Twitter Word on the Week 7th November 2020.
Now that the raucous sound of the twits emanating from the White House in Washington has become more muted we have been able to better appreciate our Autumn twitters. They have their more vocal moments during feeding, usually when enjoying an extended breakfast.
So what’s on the menu? The main item has been the bumper crop of Hawthorn berries. These are bright red and show up well after the strong winds have removed most of the leaves from the trees.
Unlike humans who go for the low hanging fruit first (because it’s easy to harvest) they start at the top of the trees and work their way down. There was one of the three hawthorn trees, the smallest one, that by common consent has been kept till last. Even today it has not lost its red gloss.
The noisiest bird to turn up for breakfast is the Redwing. They make a sound like a rod and line fisherman’s reel when it is switched on to ratchet. It is still quite a bit softer than the magpie staccato call which rings out at intervals proclaiming its successful nesting in our Scots Pine earlier this year.
Mistle Thrush and Fieldfare add their not too dissimilar sounds to those of the common or garden Blackbirds and Starlings. The latter tend to show up in numbers and soon will be cavorting in the evening sky with their famous murmuration.
The garden birds are beginning to appear for their breakfast of oats. One bird table is going to be placed between the cedar and the maple tree. The birds like to roost in these and will feel more secure. The other feeder will be nearer the kitchen window giving us endless pleasure through the winter.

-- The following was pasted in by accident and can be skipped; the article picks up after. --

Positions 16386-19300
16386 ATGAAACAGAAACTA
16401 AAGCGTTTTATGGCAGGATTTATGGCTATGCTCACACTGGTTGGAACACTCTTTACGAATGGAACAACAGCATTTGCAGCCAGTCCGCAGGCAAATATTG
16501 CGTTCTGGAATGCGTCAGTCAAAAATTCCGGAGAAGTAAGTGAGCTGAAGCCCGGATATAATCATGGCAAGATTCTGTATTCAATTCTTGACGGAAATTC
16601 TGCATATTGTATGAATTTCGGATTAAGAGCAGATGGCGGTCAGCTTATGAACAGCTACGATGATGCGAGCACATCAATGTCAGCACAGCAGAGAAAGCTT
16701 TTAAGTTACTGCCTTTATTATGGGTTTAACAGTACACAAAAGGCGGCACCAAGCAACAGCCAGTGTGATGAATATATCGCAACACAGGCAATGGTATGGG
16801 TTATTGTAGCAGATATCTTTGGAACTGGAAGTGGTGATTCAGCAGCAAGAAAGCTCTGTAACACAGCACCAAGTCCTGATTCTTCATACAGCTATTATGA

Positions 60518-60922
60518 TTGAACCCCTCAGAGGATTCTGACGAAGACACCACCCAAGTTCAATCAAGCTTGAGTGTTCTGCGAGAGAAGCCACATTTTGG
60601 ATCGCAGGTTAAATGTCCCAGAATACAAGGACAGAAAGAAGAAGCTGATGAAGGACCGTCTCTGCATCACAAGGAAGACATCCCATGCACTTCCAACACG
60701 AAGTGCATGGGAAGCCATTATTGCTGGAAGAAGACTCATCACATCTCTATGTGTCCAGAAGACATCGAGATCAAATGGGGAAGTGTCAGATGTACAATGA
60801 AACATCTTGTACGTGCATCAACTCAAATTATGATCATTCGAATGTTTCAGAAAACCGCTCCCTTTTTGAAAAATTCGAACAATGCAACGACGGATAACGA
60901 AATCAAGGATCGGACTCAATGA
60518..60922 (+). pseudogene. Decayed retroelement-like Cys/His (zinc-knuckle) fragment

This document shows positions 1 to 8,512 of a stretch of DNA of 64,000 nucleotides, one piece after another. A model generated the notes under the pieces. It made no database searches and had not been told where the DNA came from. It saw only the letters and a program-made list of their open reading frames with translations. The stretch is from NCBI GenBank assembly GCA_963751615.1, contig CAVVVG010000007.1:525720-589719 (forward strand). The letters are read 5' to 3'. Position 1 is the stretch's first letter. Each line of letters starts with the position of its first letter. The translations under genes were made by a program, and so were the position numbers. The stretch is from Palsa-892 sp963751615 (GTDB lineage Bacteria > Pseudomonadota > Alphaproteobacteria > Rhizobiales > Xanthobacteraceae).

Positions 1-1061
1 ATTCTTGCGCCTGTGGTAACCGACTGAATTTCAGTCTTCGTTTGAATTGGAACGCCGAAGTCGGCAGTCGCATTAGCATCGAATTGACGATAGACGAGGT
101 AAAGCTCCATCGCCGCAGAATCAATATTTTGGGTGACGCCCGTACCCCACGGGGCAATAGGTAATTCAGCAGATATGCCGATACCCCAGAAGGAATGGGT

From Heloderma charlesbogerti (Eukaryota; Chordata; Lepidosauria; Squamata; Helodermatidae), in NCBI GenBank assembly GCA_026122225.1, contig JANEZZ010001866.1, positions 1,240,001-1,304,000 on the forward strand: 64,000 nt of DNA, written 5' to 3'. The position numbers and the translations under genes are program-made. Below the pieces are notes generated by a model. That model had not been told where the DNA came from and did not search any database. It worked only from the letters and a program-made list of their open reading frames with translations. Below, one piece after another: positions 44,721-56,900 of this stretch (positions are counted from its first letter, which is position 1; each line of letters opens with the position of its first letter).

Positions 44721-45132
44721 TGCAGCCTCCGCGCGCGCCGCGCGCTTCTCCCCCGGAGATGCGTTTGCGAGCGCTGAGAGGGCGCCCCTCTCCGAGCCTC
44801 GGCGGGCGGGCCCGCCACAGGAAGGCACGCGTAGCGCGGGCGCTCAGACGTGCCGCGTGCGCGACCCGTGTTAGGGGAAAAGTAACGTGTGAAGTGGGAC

Our regulars are the Blue Tit and Great Tit. No Coal Tit yet but we have seen a Long-tailed Tit at the berries. There are the usual House Sparrow and Hedge Sparrow or Dunnock, Wren and Robin Redbreast.
There is a legend regarding the latter. It is said that the Robin recognised Christ as his creator (St John Chapter 1 verse 3). On the cross the Robin tried to remove the crown of thorns and in the process was pierced and its breast stained with blood.
The stain became part of the bird’s characteristics and acts as a reminder of Christ’s bearing the sin of the world in procuring our salvation. The Apostle John writes in 1 John Chapter 2 verse 2 “He is the atoning sacrifice for our sins, and not only for ours but also for the sins of the whole world”. May the Robin be a reminder not only of the cost of our redemption but its availability for those who turn and trust Jesus.